<img class="lazy" height="1" width="1" style="display:none" src="data:image/svg+xml,%3Csvg%20xmlns='http://www.w3.org/2000/svg'%20viewBox='0%200%201%201'%3E%3C/svg%3E" data-src="https://www.facebook.com/tr?id=376816859356052&amp;ev=PageView&amp;noscript=1">
 In Arts & Mysteries

We may receive a commission when you use our affiliate links. However, this does not impact our recommendations.

Joint stool. The name of this furniture form gives us clues that it was built by a joiner, not a turner – despite the turned legs. This is one of my reproductions of a 17th-century joint stool, in walnut.

Period woodworking trades in London were strictly regulated.

I’ve temporarily put down my 516” joiner’s mortising chisel in favor of a 2″ chisel for chopping carpenter’s mortises. I’m timber framing a workshop, and while whomping away on 2″-wide mortises, I have time to think.

My principal work has always been as a “joiner” in the period sense, what we might now call a “furniture maker.” But the trades of joiner and carpenter are pretty similar, so it’s not too far-fetched for me to swap out for larger tools, larger joints and a larger project all around. A drawbored mortise and tenon is the same, regardless of scale.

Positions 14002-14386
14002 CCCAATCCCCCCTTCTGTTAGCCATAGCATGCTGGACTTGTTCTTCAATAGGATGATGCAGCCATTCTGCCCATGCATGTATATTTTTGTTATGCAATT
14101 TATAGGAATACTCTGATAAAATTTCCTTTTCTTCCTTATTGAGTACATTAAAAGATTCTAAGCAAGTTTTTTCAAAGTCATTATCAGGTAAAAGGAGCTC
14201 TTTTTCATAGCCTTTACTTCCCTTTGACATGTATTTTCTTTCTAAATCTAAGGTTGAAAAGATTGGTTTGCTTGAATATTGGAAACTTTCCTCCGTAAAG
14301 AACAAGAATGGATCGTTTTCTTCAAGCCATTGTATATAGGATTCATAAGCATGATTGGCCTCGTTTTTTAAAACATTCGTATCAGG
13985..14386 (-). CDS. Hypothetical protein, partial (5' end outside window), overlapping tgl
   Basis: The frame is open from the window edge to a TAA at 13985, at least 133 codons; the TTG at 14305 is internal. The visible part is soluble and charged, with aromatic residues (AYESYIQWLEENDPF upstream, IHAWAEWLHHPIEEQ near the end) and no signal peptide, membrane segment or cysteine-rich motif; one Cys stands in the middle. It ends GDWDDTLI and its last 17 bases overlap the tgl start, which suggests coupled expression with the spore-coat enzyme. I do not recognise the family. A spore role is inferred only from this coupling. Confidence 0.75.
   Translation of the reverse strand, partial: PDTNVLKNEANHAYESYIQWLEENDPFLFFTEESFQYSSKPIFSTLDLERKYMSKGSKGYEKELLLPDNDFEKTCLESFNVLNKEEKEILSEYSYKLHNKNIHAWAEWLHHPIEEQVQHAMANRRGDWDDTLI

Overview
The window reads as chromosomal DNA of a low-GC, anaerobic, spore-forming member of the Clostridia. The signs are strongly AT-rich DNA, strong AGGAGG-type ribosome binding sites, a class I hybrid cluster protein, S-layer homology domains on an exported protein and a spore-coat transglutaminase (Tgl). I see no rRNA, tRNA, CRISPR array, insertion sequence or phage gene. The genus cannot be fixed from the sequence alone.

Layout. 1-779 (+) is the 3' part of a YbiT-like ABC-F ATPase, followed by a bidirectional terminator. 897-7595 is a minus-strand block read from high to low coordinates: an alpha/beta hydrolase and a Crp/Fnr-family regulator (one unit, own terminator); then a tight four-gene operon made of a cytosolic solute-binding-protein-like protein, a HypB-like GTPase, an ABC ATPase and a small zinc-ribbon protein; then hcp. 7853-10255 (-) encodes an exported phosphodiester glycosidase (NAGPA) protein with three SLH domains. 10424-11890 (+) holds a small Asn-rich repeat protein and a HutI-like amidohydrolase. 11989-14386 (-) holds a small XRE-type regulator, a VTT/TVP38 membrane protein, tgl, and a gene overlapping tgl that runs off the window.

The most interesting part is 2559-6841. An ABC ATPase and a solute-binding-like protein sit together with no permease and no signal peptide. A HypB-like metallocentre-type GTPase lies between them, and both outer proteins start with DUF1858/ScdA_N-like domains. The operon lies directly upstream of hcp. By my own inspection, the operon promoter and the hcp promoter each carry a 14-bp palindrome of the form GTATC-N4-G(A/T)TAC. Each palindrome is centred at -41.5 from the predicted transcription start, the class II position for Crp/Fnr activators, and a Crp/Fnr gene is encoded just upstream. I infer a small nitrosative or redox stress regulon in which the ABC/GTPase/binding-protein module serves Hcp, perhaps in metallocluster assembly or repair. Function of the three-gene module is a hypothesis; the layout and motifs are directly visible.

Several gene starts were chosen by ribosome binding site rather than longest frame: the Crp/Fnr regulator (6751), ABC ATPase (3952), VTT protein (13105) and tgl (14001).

I live in a time and place in which I can tackle whatever form of woodworking I desire, and nobody’s nose gets out of joint.


By registering, I acknowledge and agree to Active Interest Media's (AIM) Terms of Service and to AIM's use of my contact information to communicate with me about AIM, its brands or its third-party partners' products, services, events and research opportunities. AIM's use of the information I provide will be consistent with the AIM Privacy Policy.

Start typing and press Enter to search